How Things Got Better: Speech, Writing, Printing, and Cultural Change
Greenwood Publishing Group, 1995 - 172 sider
A highly original interpretation of the history of Western culture that presents a first in-depth analysis of the cultural impact of communication. Explains how the media have helped bring about economic, political, social, and intellectual progress.
Adopting the currently unfashionable theory that Western culture has improved over time, Perkinson argues that media of communication have played a pivotal role in helping to make things better. He shows how human speech, when it first emerged, enabled people both to understand better the world they inhabited and to construct political, economic, and social arrangements that improved their life chances. With the invention of writing in Sumer, and especially following the invention of the phonetic alphabet in Greece, people were able to devise even better understandings and improved arrangements. The invention of the printing press in the late 15th century led to the creation of the modern nation state, capitalism, an open society, and modern science.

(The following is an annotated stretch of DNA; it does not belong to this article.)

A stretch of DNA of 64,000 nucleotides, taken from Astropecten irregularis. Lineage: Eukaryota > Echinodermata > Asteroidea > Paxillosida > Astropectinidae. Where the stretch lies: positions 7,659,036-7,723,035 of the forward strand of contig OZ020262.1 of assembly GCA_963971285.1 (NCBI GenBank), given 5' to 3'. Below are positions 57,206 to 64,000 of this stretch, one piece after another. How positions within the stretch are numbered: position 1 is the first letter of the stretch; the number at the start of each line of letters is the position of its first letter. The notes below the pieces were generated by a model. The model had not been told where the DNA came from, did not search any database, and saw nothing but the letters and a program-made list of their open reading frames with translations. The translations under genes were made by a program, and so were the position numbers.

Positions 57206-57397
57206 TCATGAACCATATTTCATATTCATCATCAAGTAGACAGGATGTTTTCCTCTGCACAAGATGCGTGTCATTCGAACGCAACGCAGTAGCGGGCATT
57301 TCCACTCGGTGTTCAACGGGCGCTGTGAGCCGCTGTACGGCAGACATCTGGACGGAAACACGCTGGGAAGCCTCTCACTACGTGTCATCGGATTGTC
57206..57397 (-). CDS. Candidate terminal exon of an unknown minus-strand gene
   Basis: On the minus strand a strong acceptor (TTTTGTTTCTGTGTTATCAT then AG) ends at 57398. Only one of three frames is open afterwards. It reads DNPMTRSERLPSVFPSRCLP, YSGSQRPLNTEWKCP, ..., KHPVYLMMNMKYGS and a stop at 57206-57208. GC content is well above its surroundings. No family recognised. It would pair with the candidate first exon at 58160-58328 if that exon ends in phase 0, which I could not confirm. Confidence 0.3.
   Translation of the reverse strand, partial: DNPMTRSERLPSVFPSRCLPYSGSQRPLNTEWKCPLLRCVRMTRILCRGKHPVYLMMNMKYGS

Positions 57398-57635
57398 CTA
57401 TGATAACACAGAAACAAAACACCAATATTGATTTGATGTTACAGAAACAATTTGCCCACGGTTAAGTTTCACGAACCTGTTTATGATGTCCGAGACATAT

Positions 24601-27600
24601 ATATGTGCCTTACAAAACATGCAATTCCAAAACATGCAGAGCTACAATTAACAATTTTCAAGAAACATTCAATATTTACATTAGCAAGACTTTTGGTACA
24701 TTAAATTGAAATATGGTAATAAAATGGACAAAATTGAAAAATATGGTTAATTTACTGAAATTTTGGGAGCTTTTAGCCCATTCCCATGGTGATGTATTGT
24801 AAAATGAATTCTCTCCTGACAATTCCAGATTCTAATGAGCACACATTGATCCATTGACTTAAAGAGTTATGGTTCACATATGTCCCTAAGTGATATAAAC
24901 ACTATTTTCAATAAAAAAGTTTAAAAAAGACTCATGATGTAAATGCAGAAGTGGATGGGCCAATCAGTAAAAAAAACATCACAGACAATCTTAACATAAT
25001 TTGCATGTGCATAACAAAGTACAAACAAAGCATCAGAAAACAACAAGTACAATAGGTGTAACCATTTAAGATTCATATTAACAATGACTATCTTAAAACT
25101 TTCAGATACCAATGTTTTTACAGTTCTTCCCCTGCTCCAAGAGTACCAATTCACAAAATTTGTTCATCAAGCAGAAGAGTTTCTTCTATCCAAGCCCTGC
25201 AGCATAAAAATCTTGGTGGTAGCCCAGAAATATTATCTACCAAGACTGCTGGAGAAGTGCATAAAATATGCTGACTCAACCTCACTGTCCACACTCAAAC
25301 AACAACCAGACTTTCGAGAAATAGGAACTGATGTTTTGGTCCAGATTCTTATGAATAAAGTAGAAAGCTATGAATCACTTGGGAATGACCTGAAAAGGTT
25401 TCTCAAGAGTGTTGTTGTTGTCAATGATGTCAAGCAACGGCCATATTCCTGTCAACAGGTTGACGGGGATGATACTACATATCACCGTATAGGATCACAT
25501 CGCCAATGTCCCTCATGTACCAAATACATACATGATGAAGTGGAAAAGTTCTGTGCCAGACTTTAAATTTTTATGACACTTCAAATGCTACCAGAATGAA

According to this novel interpretation, media of communication encode the existing culture, thereby enabling people to become critical of it in ways not possible before. This criticism uncovers inadequacies, which, when eliminated, result in an improved culture. This book will be of interest to students and researchers of the history of communications and Western civilization.